Dear Folks,

Last Saturday a group of 50 people gathered in the Chapel to bury a woman who was about to turn 105.  Because the woman’s faith had travelled so many miles over her century, from doubt to devotion and back again, it seemed false to squeeze her memorial service into an Episcopal liturgy.  So we set up a circle of chairs around a free-standing altar, placed her ashes in a pottery jar, lit candles, and together held a Quaker Meeting to celebrate her life.

The stories people told about her were funny and poignant, even scandalous—her personal trainer met her at the gym until she was 102… as a 10-year-old she drove the car so her father, an Episcopal priest, could make pastoral visits in rural Virginia… she offered relationship counseling to a grandson in his 20’s… and when no longer able walk, she asked a caregiver to “carry her to that little stone church, so that she could go home.”

Everyone spoke about what a good friend she had been.  “She never knew a stranger. She made you part of the circle.  She asked how you were doing.  She looked you in the eyes.”

One person read an excerpt from The Little Prince.  “The fox asked, ‘Are you looking for chickens?’  ‘No’ said the little prince.  ‘I am looking for friends.  What does that mean—‘tame’?’  ‘It is an act too often neglected,’ said the fox.  ‘It means to establish ties.’  ‘To establish ties’? (asked the little prince).”

“‘Just that,’ said the fox.  ‘To me, you are still nothing more than a little boy who is just like a hundred thousand other little boys.  And I have no need of you.  And you, on your part, have no need of me.  To you, I am nothing more than a fox like a hundred thousand other foxes.  But it you tame me, then we shall need each other.  To me, you will be unique in the world.  To you, I shall be unique in the world… if you tame me, it will be as if the sun came to shine on my life.  I shall know the sound of a step that will be different from all the others.  Other steps send me hurrying back underneath the ground.  Yours will call me, like music, out of my burrow.  And then look: you see the grain fields down yonder?  I do not eat bread.  Wheat is of no use to me.  The wheat fields have nothing to say to me.  And that is sad.  But you have hair that is the color of gold.  Think how wonderful it will be when you have tamed me.  The grain, which is also golden, will bring me back the thought of you.  And I shall love to listen to the wind in the wheat…”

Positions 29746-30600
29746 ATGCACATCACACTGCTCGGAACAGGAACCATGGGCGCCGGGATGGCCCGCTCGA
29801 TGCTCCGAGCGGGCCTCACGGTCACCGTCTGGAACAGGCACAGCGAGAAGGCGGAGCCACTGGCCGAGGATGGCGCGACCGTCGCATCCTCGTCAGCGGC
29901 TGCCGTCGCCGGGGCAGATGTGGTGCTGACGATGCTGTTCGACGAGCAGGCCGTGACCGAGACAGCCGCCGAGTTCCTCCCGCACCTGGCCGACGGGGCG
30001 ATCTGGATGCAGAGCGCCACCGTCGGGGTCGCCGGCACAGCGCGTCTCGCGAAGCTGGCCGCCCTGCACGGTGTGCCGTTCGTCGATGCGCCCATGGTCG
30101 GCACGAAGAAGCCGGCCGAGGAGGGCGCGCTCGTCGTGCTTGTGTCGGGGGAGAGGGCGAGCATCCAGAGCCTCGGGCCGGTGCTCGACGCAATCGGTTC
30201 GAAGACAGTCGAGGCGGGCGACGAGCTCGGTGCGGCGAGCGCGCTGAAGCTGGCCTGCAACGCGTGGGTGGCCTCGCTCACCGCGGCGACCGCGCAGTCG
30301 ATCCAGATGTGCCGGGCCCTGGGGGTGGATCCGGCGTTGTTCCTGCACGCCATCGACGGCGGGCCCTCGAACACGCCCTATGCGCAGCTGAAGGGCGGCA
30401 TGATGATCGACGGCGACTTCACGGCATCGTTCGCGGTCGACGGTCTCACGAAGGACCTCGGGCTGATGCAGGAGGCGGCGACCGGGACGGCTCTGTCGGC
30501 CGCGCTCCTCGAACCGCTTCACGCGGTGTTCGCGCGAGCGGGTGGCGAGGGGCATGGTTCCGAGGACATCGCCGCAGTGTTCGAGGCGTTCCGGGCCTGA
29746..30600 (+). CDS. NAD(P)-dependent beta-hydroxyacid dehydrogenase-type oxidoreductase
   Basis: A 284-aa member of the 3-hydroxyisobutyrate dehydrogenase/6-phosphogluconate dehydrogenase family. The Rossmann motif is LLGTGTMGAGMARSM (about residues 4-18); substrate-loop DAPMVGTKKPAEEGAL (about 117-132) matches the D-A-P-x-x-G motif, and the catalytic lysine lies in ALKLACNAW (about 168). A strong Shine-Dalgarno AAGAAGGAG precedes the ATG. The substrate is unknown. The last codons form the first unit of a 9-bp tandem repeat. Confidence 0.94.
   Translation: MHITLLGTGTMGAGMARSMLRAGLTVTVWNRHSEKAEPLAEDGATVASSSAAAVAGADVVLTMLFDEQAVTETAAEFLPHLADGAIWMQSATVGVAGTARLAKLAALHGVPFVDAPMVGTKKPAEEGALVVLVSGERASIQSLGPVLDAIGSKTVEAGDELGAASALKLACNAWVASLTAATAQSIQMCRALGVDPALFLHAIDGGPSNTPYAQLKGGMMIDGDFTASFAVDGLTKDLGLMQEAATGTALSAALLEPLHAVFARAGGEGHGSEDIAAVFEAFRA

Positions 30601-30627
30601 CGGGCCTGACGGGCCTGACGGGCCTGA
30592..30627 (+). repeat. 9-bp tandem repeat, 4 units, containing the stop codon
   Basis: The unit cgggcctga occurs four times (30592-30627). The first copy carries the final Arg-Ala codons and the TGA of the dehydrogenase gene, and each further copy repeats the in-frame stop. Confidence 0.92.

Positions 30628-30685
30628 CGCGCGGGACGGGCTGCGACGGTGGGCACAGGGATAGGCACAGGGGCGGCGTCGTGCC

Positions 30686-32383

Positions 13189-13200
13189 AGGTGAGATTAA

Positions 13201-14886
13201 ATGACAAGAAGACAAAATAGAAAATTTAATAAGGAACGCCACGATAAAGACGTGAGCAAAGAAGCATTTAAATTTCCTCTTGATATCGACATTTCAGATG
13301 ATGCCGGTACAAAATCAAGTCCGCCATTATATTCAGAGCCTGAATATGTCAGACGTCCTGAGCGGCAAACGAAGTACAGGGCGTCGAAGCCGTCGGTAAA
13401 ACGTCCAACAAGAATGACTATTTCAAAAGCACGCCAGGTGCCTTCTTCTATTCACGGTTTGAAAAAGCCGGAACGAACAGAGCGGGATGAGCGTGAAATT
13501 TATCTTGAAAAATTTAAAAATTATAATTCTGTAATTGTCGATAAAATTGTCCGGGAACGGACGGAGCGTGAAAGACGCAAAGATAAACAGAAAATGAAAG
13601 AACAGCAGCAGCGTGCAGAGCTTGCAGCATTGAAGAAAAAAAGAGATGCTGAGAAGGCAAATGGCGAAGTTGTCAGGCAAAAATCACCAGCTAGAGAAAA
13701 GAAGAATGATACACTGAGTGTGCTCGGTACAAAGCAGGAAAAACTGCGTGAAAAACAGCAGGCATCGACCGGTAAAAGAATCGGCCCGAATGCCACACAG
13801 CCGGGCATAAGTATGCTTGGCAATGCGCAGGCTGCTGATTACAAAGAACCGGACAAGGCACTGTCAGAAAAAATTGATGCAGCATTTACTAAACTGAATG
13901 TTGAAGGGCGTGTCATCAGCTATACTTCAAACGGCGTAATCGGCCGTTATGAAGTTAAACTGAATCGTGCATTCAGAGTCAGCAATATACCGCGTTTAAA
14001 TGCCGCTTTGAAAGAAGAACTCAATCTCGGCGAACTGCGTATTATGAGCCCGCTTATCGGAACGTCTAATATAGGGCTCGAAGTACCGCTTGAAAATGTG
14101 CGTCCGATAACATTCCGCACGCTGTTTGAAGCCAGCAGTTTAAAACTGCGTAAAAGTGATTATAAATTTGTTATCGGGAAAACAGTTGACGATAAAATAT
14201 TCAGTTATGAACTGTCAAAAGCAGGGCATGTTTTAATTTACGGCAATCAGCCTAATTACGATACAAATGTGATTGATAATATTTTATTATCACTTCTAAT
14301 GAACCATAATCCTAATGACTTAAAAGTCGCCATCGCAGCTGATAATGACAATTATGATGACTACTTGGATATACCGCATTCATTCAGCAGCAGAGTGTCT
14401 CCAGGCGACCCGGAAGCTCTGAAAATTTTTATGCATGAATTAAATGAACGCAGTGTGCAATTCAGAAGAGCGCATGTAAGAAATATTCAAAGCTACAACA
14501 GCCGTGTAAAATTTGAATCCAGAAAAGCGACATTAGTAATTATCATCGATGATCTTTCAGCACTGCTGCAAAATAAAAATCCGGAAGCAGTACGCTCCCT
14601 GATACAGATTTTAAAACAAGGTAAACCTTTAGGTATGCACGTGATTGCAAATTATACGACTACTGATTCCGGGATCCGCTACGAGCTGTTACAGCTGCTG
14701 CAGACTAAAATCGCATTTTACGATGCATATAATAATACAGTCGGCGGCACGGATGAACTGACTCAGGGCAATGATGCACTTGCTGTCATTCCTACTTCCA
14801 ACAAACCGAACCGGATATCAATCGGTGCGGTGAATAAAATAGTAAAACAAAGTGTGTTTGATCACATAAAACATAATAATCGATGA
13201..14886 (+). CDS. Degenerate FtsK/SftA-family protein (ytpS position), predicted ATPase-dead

“The fox gazed at the little prince for a long time.  ‘Please—tame me!’ he said.  ‘I want to, very much,’ the little prince replied.  ‘But I have not much time.  I have friends to discover, and a great many things to understand.’”

“’One only understands the things that one tames,’ said the fox.  ‘Men have no more time to understand anything.  They buy things all ready-made at the shops.  But there is no shop anywhere where one can buy friendship, and so men have no friends any more.  If you want a friend, tame me…’  ‘What must I do, to tame you?’ asked the little prince.  ‘You must be very patient,’ replied the fox.  ‘First you will sit down at a little distance from me—like that—in the grass.  I shall look at you out of the corner of my eye, and you will say nothing.  Words are the source of misunderstandings.  But you will sit a little closer to me, every day…’”

“So the little prince tamed the fox.  And when the hour of his departure drew near—‘Ah,’ said the fox, ‘I shall cry.’  ‘It’s your own fault,’ said the little prince.  ‘I never wished you any sort of harm; but you wanted me to tame you…’  ‘Yes, that is so,’ said the fox.  ‘But now you are going to cry!’ said the little prince.  ‘Yes, that is so,’ said the fox.  ‘Then it has done you no good at all!’  ‘It has done me good,’ said the fox, ‘because of the color of the wheat fields…”  My 104 year old friend who died knew that each of us is like that little fox, longing to be seen and known.  The world needs us to tame each other.

No shop is selling friendship this December, but we need it now more than ever.  So instead of rushing about, why not give someone new a few moments of your time?  Start a friendship.  There’s no telling how long you will know each other, and as in all relationships, someday you will part.  But we were made for each other… and like the light shining on an otherwise ordinary manger of wheat, once you have loved an unlikely stranger, you’ll carry something golden with you always.